This story is from the UK but the same situation applies here: Taxpayers can bear no more, admits Alistair Darling.

Taxpayers are at the limit of what they are willing to pay to fund public services, the Chancellor has said in an interview with The Times. In his gloomiest assessment yet of the state of the British economy, Alistair Darling gave warning that the downturn was far more profound than he had thought and could last for years rather than months.

He revealed that he told Cabinet ministers this week that there would be no more money for schools, hospitals, defence, transport or policing.

He confirmed that the Treasury was considering revising its fiscal rules to allow more borrowing to deal with the economic problems. He said that he did not believe that voters, already struggling with higher food and fuel bills, would be willing to pay more tax. “People will pay their fair share but you can’t push that,” he said.

Mr Darling said of this week’s Cabinet meeting: “I’ve been very clear with my colleagues that there is no point them writing in saying, ‘Can we have some more money?’ because the reply is already on its way and it’s a very short reply. I told them at the last meeting of Cabinet they’ve got to manage within the money they’ve got.”

The Chancellor played down that the Government is reviewing the fiscal rules, which say that borrowing must not go beyond 40 per cent of gross domestic product. “This routine work has been going at the Treasury for several months,” he said.

He made clear that he thought that the only politically viable option was to increase borrowing, rather than to raise taxation.

Darling Under Pressure Over Record Debt

The TimesOnline is reporting Darling under pressure on record public debt.

Government borrowing has leapt since April, making grim reading for Alistair Darling and helping to explain why the Chancellor is drawing up plans to overhaul the Treasury’s fiscal rules, put in place by Gordon Brown.

Over the first three months of the new financial year, April to June, the Treasury had to borrow £24.7 billion – the highest figure since records began in 1946 and up by a startling two-thirds from the £14.7 billion total for the same period last year to an all-time high for this period.

In June alone, borrowing jumped to £9.2 billion, up by almost £3 billion, or nearly 50 per cent from the previous June, and also setting a record for borrowing in any June.

Borrowing Highest Since 1946

Bloomberg is reporting U.K. Budget Deficit Balloons to Widest Since 1946.

The U.K. budget deficit ballooned to the widest since records started in 1946, adding pressure on Prime Minister Gordon Brown to ease his decade-old borrowing rules.

The shortfall was 24.4 billion pounds ($49 billion) in the three months through June, the Office for National Statistics said today. Last month, the deficit expanded to 9.2 billion pounds, more than the median forecast of 7.4 billion pounds in a Bloomberg News survey of 17 economists.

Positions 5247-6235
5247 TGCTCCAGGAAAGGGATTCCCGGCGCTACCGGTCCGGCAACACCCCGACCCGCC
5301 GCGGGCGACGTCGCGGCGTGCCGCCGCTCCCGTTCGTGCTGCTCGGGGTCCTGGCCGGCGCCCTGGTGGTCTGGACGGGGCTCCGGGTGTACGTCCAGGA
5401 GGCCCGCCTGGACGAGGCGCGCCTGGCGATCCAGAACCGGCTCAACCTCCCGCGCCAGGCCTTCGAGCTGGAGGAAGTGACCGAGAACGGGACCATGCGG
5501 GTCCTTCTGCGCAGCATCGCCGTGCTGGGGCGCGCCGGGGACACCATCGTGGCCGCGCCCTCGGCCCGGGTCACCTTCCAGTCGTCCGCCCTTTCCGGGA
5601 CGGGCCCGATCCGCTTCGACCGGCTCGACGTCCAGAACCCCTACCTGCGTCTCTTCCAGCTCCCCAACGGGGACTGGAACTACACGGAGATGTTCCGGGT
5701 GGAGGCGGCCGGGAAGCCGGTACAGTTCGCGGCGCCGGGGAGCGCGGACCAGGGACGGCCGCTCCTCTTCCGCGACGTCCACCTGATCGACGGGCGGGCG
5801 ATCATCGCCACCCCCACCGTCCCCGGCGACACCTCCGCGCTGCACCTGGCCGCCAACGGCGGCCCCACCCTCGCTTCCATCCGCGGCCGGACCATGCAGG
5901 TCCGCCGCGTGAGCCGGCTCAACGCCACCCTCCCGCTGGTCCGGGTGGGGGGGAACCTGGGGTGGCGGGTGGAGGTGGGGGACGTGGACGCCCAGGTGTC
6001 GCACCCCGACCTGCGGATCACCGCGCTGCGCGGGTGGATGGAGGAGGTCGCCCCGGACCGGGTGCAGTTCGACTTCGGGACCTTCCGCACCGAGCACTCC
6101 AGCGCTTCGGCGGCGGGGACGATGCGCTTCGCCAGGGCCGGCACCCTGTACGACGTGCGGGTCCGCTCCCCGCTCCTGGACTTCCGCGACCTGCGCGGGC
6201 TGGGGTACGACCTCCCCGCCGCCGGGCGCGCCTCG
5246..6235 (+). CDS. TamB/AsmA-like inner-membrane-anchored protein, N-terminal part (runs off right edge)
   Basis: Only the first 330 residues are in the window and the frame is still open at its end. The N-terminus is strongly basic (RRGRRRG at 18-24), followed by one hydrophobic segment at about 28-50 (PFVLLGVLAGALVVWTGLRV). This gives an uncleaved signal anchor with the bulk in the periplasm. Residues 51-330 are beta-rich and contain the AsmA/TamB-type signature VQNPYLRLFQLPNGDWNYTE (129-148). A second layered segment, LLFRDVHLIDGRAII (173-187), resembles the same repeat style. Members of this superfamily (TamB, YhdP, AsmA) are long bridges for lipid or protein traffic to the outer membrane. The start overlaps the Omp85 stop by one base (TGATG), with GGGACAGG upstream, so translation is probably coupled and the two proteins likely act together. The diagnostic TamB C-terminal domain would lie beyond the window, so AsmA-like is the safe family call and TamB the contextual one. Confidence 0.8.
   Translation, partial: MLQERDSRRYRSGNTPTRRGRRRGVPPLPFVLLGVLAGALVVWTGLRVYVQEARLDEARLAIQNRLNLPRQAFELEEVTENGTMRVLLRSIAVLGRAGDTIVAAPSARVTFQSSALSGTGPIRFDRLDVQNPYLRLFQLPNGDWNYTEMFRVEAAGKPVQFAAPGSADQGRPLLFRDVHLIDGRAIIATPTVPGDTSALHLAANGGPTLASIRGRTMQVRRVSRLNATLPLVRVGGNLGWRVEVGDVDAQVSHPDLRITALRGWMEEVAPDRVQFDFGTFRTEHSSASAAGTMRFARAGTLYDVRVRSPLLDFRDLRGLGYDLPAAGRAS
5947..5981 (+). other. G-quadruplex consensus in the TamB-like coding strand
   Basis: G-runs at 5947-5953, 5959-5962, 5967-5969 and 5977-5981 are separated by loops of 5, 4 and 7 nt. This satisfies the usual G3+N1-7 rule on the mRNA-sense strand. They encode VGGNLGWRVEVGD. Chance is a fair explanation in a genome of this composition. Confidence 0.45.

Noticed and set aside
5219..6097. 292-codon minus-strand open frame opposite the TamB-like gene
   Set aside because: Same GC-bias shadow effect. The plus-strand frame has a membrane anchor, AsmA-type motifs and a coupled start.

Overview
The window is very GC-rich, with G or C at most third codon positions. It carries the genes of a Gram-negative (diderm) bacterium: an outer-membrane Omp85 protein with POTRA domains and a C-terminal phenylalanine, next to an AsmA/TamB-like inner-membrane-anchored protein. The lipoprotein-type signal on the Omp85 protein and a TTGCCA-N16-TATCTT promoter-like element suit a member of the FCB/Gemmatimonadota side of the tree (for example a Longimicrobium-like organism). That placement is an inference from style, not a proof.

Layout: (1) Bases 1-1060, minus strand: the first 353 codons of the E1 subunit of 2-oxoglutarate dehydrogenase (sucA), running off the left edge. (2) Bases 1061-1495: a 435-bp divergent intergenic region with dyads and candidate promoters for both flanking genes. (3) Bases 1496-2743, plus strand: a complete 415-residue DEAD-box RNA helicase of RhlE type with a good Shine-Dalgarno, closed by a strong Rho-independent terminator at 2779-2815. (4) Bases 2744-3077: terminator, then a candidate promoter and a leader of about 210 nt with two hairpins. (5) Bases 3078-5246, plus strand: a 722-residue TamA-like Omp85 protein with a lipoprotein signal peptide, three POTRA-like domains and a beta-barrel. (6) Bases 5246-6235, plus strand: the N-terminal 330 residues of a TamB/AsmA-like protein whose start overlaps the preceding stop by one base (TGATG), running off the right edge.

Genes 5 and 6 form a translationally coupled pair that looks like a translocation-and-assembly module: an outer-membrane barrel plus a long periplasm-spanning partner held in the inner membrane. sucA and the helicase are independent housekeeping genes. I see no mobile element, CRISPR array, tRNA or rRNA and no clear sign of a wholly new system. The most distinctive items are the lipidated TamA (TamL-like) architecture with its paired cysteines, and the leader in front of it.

The slowdown puts Brown at risk of breaching the two fiscal rules he created as finance minister in 1997, when he promised to borrow only for investment over the economic cycle and keep debt below 40 percent of economic output.

Net debt stood at 38.3 percent of GDP in June, up from 37.3 percent a year earlier and the highest since July 1999, the statistics office said. Including the liabilities of Northern Rock, the mortgage lender taken into temporary state ownership in February after its funding dried up, debt was 44.2 percent of GDP.

The quarterly deficit was at least the worst since the aftermath of World War II, when the country, its resources depleted by the six-year military effort, was forced to borrow $4.34 billion from the U.S. to stave off bankruptcy.

Brown “staked his credibility on the fiscal rules,” said George Osborne, who speaks for the opposition Conservative Party on finance. “The public finances are in a mess and the rules are being ditched. It’s like giving the prisoners the keys to their own cell.”

Brown is under pressure to deliver further giveways, said Robert Chote, director of the Institute for Fiscal Studies in London. Brown can “raise the money in taxation, cut spending or change the rules,” he said in an interview. “It looks today like it’s going to be the third of those that takes place.”

UK follows US Playbook

It looks like the UK is going to follow the US playbook and just spend money it does not have. With that in mind, let’s take a look at the British Pound.

British Pound vs. US Dollar Weekly Chart

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British Pound vs. US Dollar Monthly Chart

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Were it not for much higher interest rates in the UK vs. the US, the pound would probably be getting hammered. We may be coming to the end of a trend, regardless.

Mike “Mish” Shedlock
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